Autoethnographies of Educators Learning and Teaching With/In [Dis]ability
Chapter 13: Being an Albee, by Lynn Albee
This chapter is about what it means to be an Albee. I will tell stories of my family, who take the social model to another level. There is something more powerful than having a label of autism, and that is having the label of being an Albee. And that is a very cool way to live life.
To be an Albee, you must be wild. You have to be ready for anything. When you hear about a crazy event, an Albee was most likely involved. We are a tight bunch who looks after each other with extreme devotion. The lines of Autism and Albee cross over and intertwine to the point that we cannot tell the difference between having a disability and being an Albee. Maybe we all have autism?
The Albee clan includes Big Dave and Big Lynn (my parents), me, Bill, David, and Jim (my brothers). My family moved from Chicago to Galena, Illinois fifteen years ago. My parents moved the 150 miles because the private school that Bill and I were attending at the time would not allow David to enroll in the school. The pastor of the church (affiliated with the school) told my mom that “there were special schools for kids like him.” My parents wanted the four of us to go to the same school. Since moving, we’ve racked up quite the life!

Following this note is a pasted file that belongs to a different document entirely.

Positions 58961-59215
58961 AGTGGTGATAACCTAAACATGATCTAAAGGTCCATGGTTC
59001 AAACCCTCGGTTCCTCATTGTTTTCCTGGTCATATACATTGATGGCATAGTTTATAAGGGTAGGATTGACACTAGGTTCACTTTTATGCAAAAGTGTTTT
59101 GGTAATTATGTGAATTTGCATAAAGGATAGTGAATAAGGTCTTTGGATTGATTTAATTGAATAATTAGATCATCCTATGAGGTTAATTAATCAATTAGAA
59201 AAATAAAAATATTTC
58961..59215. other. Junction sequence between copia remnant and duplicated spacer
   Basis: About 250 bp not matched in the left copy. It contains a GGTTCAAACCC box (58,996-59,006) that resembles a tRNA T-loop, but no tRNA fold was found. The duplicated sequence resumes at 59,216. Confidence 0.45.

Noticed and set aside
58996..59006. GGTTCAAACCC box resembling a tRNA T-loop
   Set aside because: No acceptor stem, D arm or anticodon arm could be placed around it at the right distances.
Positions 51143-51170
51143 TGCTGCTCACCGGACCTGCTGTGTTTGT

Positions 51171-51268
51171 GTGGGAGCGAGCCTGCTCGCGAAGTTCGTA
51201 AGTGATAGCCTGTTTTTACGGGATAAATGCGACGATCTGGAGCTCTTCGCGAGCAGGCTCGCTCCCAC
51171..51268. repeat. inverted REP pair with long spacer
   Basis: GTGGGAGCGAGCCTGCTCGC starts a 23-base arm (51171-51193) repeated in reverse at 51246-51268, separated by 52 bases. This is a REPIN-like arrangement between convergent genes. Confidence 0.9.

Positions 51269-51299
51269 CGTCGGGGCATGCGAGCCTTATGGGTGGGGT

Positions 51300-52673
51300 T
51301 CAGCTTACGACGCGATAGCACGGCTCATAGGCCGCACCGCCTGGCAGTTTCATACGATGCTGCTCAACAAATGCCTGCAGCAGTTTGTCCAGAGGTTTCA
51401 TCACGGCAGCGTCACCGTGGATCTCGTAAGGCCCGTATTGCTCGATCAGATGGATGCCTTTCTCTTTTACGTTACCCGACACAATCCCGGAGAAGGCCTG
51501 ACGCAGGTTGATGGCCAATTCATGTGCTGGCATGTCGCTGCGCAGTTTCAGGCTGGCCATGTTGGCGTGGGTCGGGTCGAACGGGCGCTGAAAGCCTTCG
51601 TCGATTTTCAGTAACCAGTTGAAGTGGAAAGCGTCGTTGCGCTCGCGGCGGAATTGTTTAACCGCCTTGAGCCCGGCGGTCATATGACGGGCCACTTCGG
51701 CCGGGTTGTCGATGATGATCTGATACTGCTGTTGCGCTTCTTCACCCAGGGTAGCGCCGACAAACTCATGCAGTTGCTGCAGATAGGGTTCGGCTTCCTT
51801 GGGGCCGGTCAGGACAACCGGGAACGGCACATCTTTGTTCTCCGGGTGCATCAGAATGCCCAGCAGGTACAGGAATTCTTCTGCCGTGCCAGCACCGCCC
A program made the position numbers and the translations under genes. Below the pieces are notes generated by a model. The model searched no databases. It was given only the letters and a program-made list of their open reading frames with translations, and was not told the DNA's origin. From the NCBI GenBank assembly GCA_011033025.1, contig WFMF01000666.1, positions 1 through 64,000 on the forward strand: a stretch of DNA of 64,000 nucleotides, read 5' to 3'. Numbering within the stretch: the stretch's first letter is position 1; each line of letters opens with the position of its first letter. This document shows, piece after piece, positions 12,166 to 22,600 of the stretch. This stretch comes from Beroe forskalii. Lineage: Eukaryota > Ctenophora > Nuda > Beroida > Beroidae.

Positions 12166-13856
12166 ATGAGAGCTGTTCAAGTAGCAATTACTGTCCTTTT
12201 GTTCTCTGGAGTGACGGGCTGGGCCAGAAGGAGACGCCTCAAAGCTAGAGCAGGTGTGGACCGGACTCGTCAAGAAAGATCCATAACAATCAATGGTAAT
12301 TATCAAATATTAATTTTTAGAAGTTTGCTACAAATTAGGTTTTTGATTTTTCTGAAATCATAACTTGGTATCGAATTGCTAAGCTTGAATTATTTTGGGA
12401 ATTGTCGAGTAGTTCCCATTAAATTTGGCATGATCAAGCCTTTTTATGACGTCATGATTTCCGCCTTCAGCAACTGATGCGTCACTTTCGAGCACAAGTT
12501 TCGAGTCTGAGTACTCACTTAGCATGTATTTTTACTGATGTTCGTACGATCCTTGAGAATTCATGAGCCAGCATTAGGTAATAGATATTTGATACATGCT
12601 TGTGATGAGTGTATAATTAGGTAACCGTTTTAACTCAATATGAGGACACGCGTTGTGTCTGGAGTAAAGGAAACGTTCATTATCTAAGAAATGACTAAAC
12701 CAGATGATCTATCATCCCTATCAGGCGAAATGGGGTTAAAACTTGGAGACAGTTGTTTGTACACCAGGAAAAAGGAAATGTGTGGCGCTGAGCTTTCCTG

Since my brothers have grown up (and still live at home), the “Albee-ness” in the...
You are not authenticated to view the full text of this chapter or article.
This site requires a subscription or purchase to access the full text of books or journals.
Do you have any questions? Contact us.Or login to access all content.